The Gospel of the Kingdom (1)

Every Christian I know agrees that the gospel is essential to Christianity. It is “the power of God to salvation” (Romans 1:16). We know the word gospel means “good news” but what is this good news really about? And what is salvation? Is it escape from earth, life in heaven, missing hell, having our sins forgiven, or inviting Jesus into my heart? Likely we’ve all heard one of more of these answers given to that question.

The problem is not that there is no truth in these standard, simple answers but rather that this minimal truth is inadequate, even peripheral to the correct biblical answer.

images-1Mark’s Gospel begins with words that I frankly missed the first thirty years of my life: “The beginning of the gospel of Jesus Christ, the Son of God” (Mark 1:1). Whatever the gospel is the record of this message is what the writer will give to his reader in the Gospel of Mark. (Of course, it is also to be found in the other three Gospels, which together give us the rich, full and truly robust answer to our question about the gospel of Jesus.) But Mark 1:1 is followed, only a few verses later, by Mark 1:14: “Now after John was arrested, Jesus came to Galilee, proclaiming the good news of the kingdom of God.”

A simple observation strikes me as profoundly clear, and deeply important, in these additional words. There is one gospel. That gospel is the good news of Jesus Christ. But note that this gospel is the good news of the kingdom. The two, the gospel and the kingdom, are one and the same.

I grew up without ever hearing anything, at least so far as I can remember, about the kingdom of God. (The rare exception might have been my mother teaching her dispensational views of the kingdom, a kingdom which would only come in the time following Jesus’ return!) I certainly never equated the good news of Jesus with the kingdom! But I submit to you that apart from the kingdom of God there is no gospel, no good news. 

My friend Professor William Abraham, a Methodist teacher of evangelism at Perkins School of Theology in Dallas, says there is a basic “logic” to real evangelism. This logic means that the gospel must have relevance and power for the present, not just for the distant future. The truth of this logic will only be seen when you take the gospel of the kingdom seriously.

My friend Professor Alan Streett writes:

The gospel must have relevance for the present and not only for the distant future. According to New Testament accounts, the imminent arrival of God’s kingdom (and not the promise of going to heaven) was the thrust of Jesus’ gospel sermons. It provided the rationale for evangelism. The words “gospel” and “kingdom” are so interconnected that the New Testament writers use the umbrella terms “kingdom of God” or “kingdom of heaven” 20 times to describe the good news of salvation (Heaven on Earth, Eugene, Oregon: Harvest House, 2013, 12.)

9780736949149_centered_283x437Alan Streett, in a magnificent, readable and imminently biblical new book, Heaven on Earth: Experiencing the Kingdom of God in the Here and Now, says that when the message Jesus and the apostles preached is compared with contemporary gospel messages [they] “are complete opposites of each other” (Heaven on Earth, 12). He adds, “A discovery of the kingdom of God and its relevance for today will revolutionize your life!” I could not agree more.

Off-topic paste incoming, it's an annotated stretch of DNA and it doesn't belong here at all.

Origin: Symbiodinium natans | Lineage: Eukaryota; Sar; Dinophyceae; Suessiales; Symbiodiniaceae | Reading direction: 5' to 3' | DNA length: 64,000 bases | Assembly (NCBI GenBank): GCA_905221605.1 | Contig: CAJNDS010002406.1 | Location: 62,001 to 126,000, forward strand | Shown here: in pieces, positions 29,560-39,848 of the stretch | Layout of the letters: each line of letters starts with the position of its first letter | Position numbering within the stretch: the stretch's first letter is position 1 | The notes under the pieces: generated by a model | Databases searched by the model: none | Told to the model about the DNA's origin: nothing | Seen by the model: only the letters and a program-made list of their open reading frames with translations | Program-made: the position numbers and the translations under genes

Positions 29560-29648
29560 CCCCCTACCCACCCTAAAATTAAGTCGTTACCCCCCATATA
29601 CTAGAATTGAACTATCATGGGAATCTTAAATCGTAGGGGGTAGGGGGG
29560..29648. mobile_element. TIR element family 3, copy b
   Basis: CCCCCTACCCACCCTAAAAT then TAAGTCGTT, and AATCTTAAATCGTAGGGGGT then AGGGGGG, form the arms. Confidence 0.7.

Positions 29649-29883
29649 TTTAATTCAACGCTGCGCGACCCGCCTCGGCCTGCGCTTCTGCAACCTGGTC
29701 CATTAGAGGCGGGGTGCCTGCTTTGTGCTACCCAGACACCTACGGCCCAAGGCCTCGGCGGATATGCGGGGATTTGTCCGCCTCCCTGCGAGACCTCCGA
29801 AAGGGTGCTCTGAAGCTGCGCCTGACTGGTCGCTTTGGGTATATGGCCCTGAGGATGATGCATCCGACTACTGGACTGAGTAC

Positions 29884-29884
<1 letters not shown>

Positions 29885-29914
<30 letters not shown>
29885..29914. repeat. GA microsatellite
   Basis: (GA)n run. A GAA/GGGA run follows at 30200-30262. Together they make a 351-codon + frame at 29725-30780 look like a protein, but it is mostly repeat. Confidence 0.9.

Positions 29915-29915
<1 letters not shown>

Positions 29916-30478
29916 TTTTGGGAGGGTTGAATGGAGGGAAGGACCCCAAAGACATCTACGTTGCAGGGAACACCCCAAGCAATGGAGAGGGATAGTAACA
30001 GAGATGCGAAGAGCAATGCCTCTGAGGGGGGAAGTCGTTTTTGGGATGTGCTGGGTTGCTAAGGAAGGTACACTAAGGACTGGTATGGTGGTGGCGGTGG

If you study the theme of God’s kingdom carefully then before long you will begin to see what we’ve missed in the church. And the correct concept of the kingdom of God has been missed by both Catholics and Protestants alike. The greatest theologians, and our most popular evangelists, have rarely taught the gospel biblically, at least in this way. It has been equated by some of our best thinkers with ideas and subjects such as heaven, the church, Israel, Christendom, democracy, socialism, communism, an ethical ideal, inward spiritual experience, Christ’s millennial reign, and the eternal state in the age to come. Alan Street writes, “No wonder there is so much confusion” (Heaven on Earth, 9). Yes, no wonder. If our teachers are so confused then maybe this is why the people are so terribly confused as well.

This confusion is so staggering that I do not believe I cannot overstate it. And for my purposes it is one of the chief reasons for our Christian disunity. Let me explain.

A few weeks ago I was sharing some precious time with Fr. Frank DeSiano, CSP. Frank directs the evangelism and discipleship ministry of the Paulist Fathers, a Catholic order that I have enjoyed wonderful fellowship with over the last year. Frank and I were chatting about the kingdom of God and the church. We were also talking about preaching the gospel and how Catholics and Protestants could experience deeper unity in making disciples if they got the kingdom of God right. He said, in effect, “What we need to do John is announce the reign of Christ and then invite people to enter his kingdom through faith in him as Lord. When they have heard this call and entered his kingdom they will then be drawn by the Holy Spirit to embrace the Christian community. We need to leave this choice to God the Holy Spirit who will guide them as we invite them to enter the kingdom!” He is spot on. This is biblical thinking and this thinking and teaching will restore unity in the gospel. We must first get the kingdom right and then we can deal better with the church as Christ’s baptized community.

Tomorrow: More from Alan Streett’s magnificent new book, Heaven on Earth. I recommend that you purchase this book and then make it a matter of careful study if you wish to read a masterful, readable treatment of the kingdom of God. There are many great academic books on the kingdom, especially those of N. T. Wright, but there is no better simple, readable book than Alan Streett’s book, Heaven on Earth.

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